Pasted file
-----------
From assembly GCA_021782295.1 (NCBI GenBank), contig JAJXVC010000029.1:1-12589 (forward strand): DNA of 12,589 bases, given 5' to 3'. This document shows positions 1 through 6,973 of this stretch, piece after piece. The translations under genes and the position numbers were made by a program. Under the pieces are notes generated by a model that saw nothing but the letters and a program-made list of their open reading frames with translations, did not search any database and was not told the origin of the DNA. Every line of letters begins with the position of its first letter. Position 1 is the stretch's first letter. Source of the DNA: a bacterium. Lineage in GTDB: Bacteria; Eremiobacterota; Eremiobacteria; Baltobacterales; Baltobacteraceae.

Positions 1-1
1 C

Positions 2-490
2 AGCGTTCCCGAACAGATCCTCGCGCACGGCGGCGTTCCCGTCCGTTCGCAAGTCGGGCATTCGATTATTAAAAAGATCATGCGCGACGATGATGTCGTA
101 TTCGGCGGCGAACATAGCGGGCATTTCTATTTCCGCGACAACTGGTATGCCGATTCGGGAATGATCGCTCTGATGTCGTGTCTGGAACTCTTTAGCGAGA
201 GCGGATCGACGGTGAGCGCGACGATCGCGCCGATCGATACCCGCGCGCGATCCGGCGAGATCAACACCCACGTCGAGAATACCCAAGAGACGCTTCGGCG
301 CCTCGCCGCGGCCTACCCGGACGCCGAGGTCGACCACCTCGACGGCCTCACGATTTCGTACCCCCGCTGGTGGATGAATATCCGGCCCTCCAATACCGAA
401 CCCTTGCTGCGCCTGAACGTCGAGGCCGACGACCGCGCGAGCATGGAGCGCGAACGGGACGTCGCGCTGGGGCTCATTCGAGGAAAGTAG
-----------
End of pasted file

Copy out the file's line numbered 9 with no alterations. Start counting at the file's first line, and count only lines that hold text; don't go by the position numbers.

401 CCCTTGCTGCGCCTGAACGTCGAGGCCGACGACCGCGCGAGCATGGAGCGCGAACGGGACGTCGCGCTGGGGCTCATTCGAGGAAAGTAG